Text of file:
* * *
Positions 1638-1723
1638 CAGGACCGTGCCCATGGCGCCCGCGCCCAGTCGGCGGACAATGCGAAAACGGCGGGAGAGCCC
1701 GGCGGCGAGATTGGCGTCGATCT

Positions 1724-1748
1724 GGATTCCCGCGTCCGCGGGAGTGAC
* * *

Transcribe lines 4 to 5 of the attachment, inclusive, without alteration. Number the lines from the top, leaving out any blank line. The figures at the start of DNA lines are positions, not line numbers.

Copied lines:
Positions 1724-1748
1724 GGATTCCCGCGTCCGCGGGAGTGAC